DOVER-FOXCROFT, Maine — Piscataquis County commissioners delayed action Tuesday on a liquor license requested by the owners of a hotel in remote Chesuncook Township.
Luisa and David Surprenant of Chesuncook LLC, owner of the Chesuncook Lake House and Cabins, submitted an application to sell malt and wine at their hotel in Chesuncook Township, part of Maine’s vast Unorganized Territory.
As part of that process, Piscataquis County commissioners held a public hearing Tuesday.
Although the business owners were the only members of the public to attend the hearing, a slew of letters was entered into the record from property owners and seasonal residents opposing the request. Many of those who wrote letters blamed the Surprenants for troubles that have occurred in the community, and said that adding liquor to the mix would only escalate matters.
Since the commissioners on Tuesday deemed the request incomplete, the license request was tabled until next month. Commissioners said the couple failed to provide the company’s federal identification and seller certificate numbers and did not list the directors of their corporation. They also did not provide the distance of their hotel from a church, which the Surprenants claim is a meetinghouse. The Surprenants made no public comment after the tabling of their request.
Commissioner Eric Ward said he has spent more time in Chesuncook trying to restore the peace in the small community than he has on any other project.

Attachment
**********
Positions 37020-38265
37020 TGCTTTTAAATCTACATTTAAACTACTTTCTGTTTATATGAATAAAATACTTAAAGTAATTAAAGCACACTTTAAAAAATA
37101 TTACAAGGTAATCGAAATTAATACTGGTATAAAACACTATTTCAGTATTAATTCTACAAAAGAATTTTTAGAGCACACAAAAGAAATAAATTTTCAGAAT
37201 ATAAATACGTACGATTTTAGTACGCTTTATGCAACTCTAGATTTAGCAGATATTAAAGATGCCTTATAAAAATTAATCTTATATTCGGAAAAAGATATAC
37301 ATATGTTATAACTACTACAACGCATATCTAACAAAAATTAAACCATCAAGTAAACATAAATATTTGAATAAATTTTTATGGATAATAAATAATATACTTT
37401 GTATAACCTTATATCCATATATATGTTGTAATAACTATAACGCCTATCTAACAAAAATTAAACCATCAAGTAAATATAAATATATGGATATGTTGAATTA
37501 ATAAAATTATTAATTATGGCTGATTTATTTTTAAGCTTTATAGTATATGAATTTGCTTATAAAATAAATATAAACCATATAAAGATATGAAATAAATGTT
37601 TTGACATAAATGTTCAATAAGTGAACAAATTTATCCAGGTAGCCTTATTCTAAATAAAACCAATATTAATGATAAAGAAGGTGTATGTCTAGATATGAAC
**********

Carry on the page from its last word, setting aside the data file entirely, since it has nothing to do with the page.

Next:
A handful of longtime landowners began feuding with the Surprenant family in 2005 over the location of a section of Main Street.
Surprenant discovered that one of three housekeeping cabins he had constructed violated state regulations because it was within 75 feet of the county road. Researching his deed, Surprenant found an error in the location of the road that negated the violation.
Based on Surprenant’s findings and a survey they commissioned, Piscataquis County commissioners authorized Surprenant to move about 20 feet of the road from Surprenant’s land to the north. That move upset other property owners who said Main Street had been in the same location for more than 50 years and should not have been moved.
The disagreement prompted seasonal resident Bruce Bailey to file a civil lawsuit in 2006 against the commissioners and Surprenant. The lawsuit later was dismissed with prejudice; however, an agreement signed by the parties allows for use of part of the new road approved by the commissioners and the use of a short stretch of abutting state-owned land for the main road.
That feuding has since spilled over to other aspects of the community, including the community gravel pile, the landing and the cemetery.
Over the past couple of years, police have been called because of repeated acts of vandalism. Among the complaints, vehicle tires have been punctured, water and other liquids placed in gasoline tanks of vehicles parked at the landing, holes have been drilled in propane lines, equipment has been vandalized, and bullets have been fired into the air.
“There’s games being played consistently, and it needs to be stopped,” Ward said of the vandalism.